That enabled me to leave when I wanted to, and I didn’t put much effort into keeping those relationships going. When I experienced something I didn’t like, I left and that would be the end of that.

When I was 20, I was failing my college classes. I thought it might be due to depression, and I wanted to change my life.

I went onto an online dating app, and a guy named Stephen seemed interesting and very interested in me. I knew it was weird that he immediately told me that he loved me and we should be exclusive, but his aggressiveness seemed like it might overcome my aloofness.

Rather than pulling back like I usually did, I gave Stephen too much control over me, even though he seemed to want to change me.

He’d ask, “Are you gonna stop being so friendly?” about my manner toward people I worked with. Or, “You can’t have male friends.”

He told me I was beautiful, but he micromanaged my looks:

“You should grow your hair out.”

“Stop dressing like a boy.”

“Gain some weight.”

“Keep your hair natural; don’t straighten it.”

“I don’t like that wig; don’t wear it.”

“Get my name tatted on you.”

He really harped on this last one; he wanted his name on my body.

Yielding My Power

I finally wanted to let someone in, so I recklessly dropped my protective barriers and let Stephen take control. Being closed off hadn’t been working for me, but this time I opened up too much because I’d never learned what good boundaries were.

When I was younger, my mother emotionally abused me. She had control of everything in my life and shut me down when I disagreed with her. I resisted and kept trying to do things for myself—like doing my homework instead of parenting my siblings for her.

But when I was 14, she hit me in the face and something inside me broke. I cried for hours and then gave up trying to fight her. I gave in to misery. I yielded my power. I said, “I guess this is my life.”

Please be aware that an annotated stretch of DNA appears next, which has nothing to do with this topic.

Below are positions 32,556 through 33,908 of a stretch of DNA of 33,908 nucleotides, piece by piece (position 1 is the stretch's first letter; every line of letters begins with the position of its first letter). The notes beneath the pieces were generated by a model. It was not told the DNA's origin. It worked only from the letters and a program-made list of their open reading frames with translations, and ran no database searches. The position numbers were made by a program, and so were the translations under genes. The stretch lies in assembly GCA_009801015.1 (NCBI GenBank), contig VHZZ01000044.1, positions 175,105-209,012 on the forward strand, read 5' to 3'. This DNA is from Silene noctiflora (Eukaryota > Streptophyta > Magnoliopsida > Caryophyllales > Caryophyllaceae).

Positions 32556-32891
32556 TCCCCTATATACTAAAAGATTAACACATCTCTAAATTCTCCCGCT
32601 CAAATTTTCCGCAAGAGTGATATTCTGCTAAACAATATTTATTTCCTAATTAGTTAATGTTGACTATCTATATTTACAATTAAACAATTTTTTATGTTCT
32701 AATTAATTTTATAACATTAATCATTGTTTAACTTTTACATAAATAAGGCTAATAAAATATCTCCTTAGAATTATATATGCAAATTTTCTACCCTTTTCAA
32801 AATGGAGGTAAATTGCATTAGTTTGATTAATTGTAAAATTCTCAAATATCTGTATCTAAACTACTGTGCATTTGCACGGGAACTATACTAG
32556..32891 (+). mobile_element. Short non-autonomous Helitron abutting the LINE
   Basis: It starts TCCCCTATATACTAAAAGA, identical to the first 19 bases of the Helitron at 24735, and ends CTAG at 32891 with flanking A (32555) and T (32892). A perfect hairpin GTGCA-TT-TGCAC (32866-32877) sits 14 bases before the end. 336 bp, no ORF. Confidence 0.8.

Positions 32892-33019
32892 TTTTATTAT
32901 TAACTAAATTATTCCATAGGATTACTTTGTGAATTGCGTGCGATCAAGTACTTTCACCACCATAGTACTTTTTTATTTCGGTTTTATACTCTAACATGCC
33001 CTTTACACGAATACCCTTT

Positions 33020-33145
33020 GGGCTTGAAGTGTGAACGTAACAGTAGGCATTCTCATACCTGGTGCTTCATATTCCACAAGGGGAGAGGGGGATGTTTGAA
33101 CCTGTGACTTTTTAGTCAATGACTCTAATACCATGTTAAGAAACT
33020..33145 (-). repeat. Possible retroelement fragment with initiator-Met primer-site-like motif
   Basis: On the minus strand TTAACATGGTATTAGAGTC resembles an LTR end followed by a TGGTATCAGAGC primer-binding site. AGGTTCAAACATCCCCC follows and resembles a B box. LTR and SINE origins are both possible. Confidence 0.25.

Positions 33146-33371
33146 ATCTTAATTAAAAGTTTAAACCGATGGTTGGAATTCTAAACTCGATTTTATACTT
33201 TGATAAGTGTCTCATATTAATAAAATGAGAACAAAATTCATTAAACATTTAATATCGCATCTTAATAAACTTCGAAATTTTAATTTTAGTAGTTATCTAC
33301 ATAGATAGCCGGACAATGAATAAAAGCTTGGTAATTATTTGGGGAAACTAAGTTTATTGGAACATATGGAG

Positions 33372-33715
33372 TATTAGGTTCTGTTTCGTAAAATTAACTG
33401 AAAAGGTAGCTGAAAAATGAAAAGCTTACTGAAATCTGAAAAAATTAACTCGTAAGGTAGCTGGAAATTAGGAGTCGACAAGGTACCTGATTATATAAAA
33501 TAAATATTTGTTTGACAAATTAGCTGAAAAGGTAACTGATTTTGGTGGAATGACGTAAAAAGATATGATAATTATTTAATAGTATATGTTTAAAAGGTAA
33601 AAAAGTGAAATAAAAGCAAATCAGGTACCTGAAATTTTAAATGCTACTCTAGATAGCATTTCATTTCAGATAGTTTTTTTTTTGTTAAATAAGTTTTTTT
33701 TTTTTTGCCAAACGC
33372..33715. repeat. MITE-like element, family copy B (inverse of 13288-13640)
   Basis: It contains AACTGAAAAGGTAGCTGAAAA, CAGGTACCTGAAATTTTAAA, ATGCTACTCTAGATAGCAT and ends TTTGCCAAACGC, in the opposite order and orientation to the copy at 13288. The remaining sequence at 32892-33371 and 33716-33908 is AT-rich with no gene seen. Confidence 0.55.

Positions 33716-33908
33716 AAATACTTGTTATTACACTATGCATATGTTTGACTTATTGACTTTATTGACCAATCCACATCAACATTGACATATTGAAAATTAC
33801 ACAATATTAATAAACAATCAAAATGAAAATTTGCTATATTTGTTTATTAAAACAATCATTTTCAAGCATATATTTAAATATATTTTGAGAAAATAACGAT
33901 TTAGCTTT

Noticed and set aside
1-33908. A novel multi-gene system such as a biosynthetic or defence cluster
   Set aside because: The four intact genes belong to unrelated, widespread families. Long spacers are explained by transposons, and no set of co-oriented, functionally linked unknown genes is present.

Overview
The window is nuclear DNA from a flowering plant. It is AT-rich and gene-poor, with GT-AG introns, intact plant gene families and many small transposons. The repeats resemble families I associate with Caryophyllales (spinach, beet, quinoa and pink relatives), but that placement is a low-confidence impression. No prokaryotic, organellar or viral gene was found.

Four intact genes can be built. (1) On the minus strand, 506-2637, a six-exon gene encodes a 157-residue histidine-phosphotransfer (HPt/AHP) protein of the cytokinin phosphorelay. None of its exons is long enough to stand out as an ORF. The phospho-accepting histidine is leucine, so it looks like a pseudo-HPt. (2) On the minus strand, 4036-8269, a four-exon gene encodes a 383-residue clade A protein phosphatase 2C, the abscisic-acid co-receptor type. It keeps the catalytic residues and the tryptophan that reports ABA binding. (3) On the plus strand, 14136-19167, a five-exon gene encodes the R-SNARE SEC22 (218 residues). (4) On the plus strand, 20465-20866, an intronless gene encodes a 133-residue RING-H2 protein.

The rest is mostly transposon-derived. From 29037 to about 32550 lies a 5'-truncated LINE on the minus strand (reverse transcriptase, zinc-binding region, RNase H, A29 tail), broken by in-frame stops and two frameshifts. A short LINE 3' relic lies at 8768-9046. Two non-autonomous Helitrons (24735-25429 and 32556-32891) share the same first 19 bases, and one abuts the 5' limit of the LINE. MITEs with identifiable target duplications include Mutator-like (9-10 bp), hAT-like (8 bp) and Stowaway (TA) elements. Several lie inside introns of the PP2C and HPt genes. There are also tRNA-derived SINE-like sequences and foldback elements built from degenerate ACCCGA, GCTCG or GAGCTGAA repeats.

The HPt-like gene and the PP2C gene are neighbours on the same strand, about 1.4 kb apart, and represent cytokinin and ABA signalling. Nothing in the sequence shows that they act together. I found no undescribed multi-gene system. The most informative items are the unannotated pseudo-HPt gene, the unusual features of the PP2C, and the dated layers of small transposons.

It was a few months later that I went into care. I started to gain some autonomy and take my power back.

Yielding My Power, Again

With Stephen, six years later, I yielded again. At 20, I surrendered my life and my body to him and did what he wanted.

I had been in the habit of writing my inspirations, thoughts, and epiphanies down in a journal. I told Stephen how my journal was a physical representation of my mind. He began to read it without my permission.

I asked him not to. He said I should be able to tell him anything I wrote. So I stopped writing in my journal.

But because journaling was one of my best ways to understand my thoughts, I feel like not writing there led to the reckless decisions I made next regarding Stephen.

There was a boy in my dorm who I had developed a big crush on before I met Stephen. One day, Stephen and I were walking up the steep hill to the dorm, carrying groceries, and I saw the boy.

A huge smile spread across my face and I couldn’t force it down. Stephen noticed, and started questioning me. I told him the truth: I’d had a crush on the guy, but nothing was going on between us.

He would not let it go. For weeks, he’d ask, “So you like that dude?” out of the blue. Once, he got angry enough about it to punch the radio in his father’s car. I understood that he was insecure; he would get on his knees and beg me to tell him I loved him.

To stop him going on and on about the boy, I offered to get the tattoo Stephen had always wanted me to get. His name, somewhere visible. He was excited and took a lot of pictures and video of me showing the tattoo.

Sharing My Body

When we first had sex, I asked him to wear condoms.

“They make me feel uncomfortable,” he would say. He always put up an argument when I asked him to wear one, and after a while I just stopped asking.